Cheating Scandal Brings Preliminary Reforms To Atlanta Schools

July 8, 2011

By Phil Gast CNN

ATLANTA (CNN) — Atlanta’s schools will flag suspicious test scores and achieve a culture of integrity in the wake of a cheating scandal that could lead to criminal charges against some principals and teachers, officials vowed Thursday.

Interim Superintendent Erroll B. Davis Jr. received school board approval to mandate ethics training for employees and provide remedial help to perhaps thousands of Atlanta Public Schools students who may have improperly advanced because of the cheating.

“We will have a more open, transparent and empowering culture,” said Davis.

In a bid to increase stability as it seeks to overcome the scandal and receive full reaccreditation, the board extended Davis’ contract through June 2012. Davis recently retired as chancellor of the University System of Georgia.

Dozens of Atlanta public school educators falsified standardized tests or failed to address such misconduct in their schools, Georgia Gov. Nathan Deal said Tuesday in unveiling the results of a state investigation that confirmed widespread cheating in city schools dating as far back as 2001.


Investigators said 178 teachers and principals working at 44 schools were involved in the cheating scandal. The educators, including 38 principals, were either directly involved in erasing wrong answers on a key standardized test or they knew — or should have known — what was going on, according to the governor’s office.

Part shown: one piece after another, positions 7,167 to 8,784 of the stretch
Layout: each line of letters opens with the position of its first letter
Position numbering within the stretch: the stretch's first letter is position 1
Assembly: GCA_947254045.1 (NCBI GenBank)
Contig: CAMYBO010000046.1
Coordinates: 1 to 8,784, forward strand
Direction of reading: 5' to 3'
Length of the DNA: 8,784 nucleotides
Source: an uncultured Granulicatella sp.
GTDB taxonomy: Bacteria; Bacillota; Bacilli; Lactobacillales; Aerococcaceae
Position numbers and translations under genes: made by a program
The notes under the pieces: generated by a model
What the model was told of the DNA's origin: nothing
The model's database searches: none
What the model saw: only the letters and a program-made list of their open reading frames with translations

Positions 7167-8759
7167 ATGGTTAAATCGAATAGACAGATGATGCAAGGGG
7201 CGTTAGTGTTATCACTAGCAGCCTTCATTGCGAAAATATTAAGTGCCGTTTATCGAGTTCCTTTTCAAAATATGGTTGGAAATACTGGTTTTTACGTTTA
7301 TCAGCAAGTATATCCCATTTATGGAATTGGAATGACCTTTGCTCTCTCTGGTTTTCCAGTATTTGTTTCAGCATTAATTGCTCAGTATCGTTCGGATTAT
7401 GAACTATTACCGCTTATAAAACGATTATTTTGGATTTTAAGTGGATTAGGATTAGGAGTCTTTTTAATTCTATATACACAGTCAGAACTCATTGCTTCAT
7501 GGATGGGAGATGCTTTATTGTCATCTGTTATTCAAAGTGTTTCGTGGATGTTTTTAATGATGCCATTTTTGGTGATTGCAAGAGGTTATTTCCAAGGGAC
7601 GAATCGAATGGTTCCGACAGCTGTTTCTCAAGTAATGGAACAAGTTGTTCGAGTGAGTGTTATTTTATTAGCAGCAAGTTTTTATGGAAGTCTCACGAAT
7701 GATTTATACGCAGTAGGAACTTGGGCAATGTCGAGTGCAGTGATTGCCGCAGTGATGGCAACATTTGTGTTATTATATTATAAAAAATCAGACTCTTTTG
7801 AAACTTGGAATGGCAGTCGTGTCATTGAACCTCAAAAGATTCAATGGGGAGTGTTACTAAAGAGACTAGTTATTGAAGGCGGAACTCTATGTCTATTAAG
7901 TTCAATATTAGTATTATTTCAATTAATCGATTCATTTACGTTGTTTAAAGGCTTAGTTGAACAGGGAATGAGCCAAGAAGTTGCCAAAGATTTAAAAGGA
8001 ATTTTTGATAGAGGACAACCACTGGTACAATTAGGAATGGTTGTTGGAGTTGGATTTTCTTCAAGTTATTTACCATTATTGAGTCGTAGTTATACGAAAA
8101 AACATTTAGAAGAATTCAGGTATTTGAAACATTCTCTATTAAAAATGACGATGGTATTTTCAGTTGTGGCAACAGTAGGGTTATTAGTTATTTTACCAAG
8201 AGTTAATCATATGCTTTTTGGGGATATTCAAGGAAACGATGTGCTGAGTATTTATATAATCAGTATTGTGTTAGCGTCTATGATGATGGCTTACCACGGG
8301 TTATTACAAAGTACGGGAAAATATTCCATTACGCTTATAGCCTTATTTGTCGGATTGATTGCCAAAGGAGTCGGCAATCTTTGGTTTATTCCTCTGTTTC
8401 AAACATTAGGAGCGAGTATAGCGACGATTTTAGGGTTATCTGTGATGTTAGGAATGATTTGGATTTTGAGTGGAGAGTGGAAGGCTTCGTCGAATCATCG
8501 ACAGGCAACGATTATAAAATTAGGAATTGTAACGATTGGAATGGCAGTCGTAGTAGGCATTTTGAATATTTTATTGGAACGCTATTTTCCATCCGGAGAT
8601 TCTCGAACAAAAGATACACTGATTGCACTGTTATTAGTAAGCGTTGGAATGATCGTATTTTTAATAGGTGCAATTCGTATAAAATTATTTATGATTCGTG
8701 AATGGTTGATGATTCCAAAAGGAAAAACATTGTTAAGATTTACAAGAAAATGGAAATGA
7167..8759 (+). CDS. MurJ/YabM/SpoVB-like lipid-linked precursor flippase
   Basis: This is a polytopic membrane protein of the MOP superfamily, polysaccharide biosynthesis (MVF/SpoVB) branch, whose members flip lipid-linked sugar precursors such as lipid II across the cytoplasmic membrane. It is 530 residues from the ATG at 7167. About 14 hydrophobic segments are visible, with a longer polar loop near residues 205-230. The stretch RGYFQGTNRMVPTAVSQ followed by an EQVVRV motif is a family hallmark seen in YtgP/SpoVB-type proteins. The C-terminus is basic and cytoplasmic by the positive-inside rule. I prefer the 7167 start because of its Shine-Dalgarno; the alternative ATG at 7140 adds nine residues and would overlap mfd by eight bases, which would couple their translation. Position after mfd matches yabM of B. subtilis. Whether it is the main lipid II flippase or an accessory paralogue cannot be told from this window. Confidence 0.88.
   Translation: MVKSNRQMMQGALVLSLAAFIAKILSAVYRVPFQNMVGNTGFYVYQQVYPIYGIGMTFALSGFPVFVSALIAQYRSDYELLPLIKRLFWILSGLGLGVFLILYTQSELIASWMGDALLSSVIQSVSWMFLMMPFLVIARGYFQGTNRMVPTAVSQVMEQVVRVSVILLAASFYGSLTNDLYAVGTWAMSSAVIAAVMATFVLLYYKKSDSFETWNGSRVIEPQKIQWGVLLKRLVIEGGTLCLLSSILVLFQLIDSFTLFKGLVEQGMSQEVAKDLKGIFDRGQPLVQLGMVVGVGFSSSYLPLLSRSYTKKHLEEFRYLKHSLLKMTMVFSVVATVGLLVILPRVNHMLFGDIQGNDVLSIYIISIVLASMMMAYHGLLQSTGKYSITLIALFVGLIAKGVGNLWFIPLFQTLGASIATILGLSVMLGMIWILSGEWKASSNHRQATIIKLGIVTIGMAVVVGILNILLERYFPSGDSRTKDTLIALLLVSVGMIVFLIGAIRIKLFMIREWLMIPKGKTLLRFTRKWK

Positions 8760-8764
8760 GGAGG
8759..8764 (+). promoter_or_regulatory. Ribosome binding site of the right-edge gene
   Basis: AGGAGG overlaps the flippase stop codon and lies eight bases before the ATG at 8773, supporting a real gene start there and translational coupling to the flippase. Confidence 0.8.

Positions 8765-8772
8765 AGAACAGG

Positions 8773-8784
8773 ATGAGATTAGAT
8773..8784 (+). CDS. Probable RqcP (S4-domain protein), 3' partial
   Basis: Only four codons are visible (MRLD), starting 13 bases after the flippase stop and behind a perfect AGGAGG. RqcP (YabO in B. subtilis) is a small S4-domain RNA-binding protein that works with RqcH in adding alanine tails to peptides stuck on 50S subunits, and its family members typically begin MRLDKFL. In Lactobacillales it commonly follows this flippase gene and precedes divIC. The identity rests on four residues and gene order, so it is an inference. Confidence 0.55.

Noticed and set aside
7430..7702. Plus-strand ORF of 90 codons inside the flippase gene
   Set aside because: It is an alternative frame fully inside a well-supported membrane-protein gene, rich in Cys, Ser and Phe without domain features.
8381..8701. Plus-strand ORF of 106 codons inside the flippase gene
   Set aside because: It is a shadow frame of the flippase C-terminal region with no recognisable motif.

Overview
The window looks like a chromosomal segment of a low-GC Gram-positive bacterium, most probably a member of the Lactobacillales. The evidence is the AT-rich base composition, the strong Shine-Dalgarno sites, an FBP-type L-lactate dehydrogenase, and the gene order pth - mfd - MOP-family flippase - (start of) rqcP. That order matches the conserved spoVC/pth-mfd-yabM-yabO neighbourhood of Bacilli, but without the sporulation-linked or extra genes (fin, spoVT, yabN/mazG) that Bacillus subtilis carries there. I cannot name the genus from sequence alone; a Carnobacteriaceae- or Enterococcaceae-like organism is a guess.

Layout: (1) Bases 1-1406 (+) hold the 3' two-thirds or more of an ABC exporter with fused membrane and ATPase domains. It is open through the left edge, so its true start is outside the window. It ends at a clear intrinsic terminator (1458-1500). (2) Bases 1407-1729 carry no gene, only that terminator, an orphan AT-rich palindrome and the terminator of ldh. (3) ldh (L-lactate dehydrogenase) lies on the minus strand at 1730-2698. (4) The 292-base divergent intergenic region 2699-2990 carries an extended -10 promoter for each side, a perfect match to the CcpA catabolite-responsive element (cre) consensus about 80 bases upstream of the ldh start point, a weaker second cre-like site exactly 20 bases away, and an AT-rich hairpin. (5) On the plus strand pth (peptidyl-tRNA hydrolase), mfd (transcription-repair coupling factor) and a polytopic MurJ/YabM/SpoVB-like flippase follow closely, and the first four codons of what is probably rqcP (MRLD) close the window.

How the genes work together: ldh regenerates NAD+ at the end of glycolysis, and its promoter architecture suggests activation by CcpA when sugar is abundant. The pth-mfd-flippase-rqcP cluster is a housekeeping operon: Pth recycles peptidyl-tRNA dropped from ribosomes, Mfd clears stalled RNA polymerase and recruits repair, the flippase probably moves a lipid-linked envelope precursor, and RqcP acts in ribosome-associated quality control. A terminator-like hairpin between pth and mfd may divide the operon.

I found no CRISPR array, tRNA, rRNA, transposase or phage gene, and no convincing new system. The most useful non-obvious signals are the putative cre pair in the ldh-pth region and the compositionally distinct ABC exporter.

Deal’s office said 82 of the educators acknowledged involvement, according to the report. Six principals declined to answer investigators’ questions and invoked the Fifth Amendment right against self-incrimination, Deal said.


Davis told reporters he expects to move forward on the first personnel actions on Monday. Punishment could include termination or reassignment away from the classroom. He provided no further details.


The investigation’s findings have been forwarded to the state teacher licensing board, Deal said. That agency could take disciplinary action against the educators involved. Whether to bring criminal charges will be up to prosecutors, Deal said.


Board members said it was important to remember that many Atlanta teachers did their jobs well.


The system’s former superintendent on Wednesday denied she knew of any widespread falsification by educators of student test results.

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